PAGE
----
September 5, 2011
By Vincent Alvarez, President, NYC Central Labor Council
The nation will observe Labor Day this coming weekend, allowing workers across the country to enjoy a well-deserved rest on this federal holiday in which we recognize their contributions to our nation.
Of course, a far better Labor Day would be if all those who are willing and able to work are also enjoying the long weekend. Sadly, there is no rest for the weary. Unemployment and layoffs continue to plague our middle class, and this has become a crisis of dignity, as much as it is one of economics.
Generations of Americans have grown up with the fundamental principle that a good job, paycheck and benefits are the way to make a better, more secure life for yourself, family and community. Many of our parents were able to raise us in safe neighborhoods because they received fair compensation as a result of union collective bargaining agreements.
We grew up in communities made more stable by the solid incomes and job security of neighbors with union jobs. We had opportunity and access to the middle class, thanks to the union card. Everyone should have the right and opportunity to a fair day’s wage for a fair day’s work. Our country, and economy, depend on it. If cities like New York are the economic engine of our nation, then the working people are the heart of it. If we cannot make ends meet, then others cannot either, and the trend of income inequality will continue to grow.
We all have to work collectively at addressing issues facing our society. This has been organized labor’s mantra for decades. Over the last couple of weeks, young people across America have been packing up and heading to colleges and higher learning campuses to begin their studies, training and professional development.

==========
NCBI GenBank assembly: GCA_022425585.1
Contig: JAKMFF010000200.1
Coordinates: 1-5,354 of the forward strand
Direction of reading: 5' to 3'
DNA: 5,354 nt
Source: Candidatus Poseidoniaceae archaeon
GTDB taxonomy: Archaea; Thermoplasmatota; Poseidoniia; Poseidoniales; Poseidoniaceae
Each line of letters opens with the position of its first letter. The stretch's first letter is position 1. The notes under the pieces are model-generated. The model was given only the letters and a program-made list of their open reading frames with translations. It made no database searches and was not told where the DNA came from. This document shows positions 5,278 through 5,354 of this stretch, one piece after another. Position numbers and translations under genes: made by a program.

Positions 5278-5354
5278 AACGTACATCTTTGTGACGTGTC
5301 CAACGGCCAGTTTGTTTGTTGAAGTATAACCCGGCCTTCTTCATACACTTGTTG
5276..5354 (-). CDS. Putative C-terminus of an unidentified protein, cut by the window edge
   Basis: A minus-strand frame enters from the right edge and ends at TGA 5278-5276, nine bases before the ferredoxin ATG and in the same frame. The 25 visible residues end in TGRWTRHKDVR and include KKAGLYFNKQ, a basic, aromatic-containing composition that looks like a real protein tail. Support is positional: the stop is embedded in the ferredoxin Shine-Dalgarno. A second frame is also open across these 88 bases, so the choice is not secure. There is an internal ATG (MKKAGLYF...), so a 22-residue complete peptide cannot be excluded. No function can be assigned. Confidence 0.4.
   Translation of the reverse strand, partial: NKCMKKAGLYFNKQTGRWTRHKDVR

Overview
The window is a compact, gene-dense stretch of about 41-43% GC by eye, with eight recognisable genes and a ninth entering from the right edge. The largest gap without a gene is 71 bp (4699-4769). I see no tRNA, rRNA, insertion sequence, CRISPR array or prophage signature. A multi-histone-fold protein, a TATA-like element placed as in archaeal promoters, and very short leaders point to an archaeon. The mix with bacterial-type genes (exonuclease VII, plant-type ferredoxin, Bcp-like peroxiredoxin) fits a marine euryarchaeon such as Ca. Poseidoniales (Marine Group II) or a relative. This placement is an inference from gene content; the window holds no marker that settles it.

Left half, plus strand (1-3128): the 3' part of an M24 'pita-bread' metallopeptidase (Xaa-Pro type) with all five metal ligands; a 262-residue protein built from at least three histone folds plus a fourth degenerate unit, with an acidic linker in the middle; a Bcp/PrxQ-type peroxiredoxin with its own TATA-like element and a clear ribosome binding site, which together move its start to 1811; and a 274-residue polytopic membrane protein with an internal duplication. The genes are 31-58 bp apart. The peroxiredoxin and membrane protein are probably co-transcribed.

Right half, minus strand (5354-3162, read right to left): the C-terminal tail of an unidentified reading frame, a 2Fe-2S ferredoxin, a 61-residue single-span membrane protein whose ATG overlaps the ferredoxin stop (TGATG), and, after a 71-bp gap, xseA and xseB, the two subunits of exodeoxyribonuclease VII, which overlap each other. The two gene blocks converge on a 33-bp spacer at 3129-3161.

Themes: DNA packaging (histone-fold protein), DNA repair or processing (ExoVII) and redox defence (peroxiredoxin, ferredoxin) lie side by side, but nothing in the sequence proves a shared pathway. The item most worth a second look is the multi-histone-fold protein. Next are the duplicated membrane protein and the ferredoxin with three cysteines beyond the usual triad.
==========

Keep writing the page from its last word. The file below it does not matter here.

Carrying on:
It is difficult to accept that as they embark on their own career path, there is a strong likelihood that they will not have the same opportunities to acquire the economic security of so many previous generations. We cannot bring our youth into a jobless economy with insurmountable debt and limited opportunities.
They deserve better, and so do we. We must have economic stability for all those who also yearn to share in the American Dream. We must pass the torch to our new generations as it was given to us, with a strong glow and optimism. Wrongly, the focus has not been enough on creating jobs, rather protecting them from those determined to minimize the economic power of working people.
This year, our country has seen an increase on basic attacks of collective bargaining rights. Pensions are under attack and the job axe is swinging, and middle class workers are being scapegoated. Labor is always looking for a fair approach to address these unwarranted demands. We’ll do our share, but in doing so, we have to ask the question “is everyone also doing their part?” There may be a handful of millionaires next door, but in a much great context, there are millions of middle and low-income families next door looking for work and job fairness.
Clearly, workers are not sharing the prosperity, yet continue to be handed a disproportionate share of the sacrifice of our current economic problems. Since the rise of labor unions in the 19th Century, workers across the country have, and will continue to, stand up for our jobs and wage equality. We will do so with the same conviction and determination our fore brothers and sisters did back in 1882 during the first Labor Day holiday. Fighting to keep it fair, and keep it right.
The word unity best defines our movement, and the parade we will proudly march in September 10th in New York City to commemorate Labor Day. Working people are united. Standing and marching together in solidarity has always been our best line of defense against those who challenge our basic rights, and paychecks. We are well prepared to defend this challenge, and the next one. In the true spirit of Labor Day, we will use our strength and solidarity to affirm our commitment to all working people.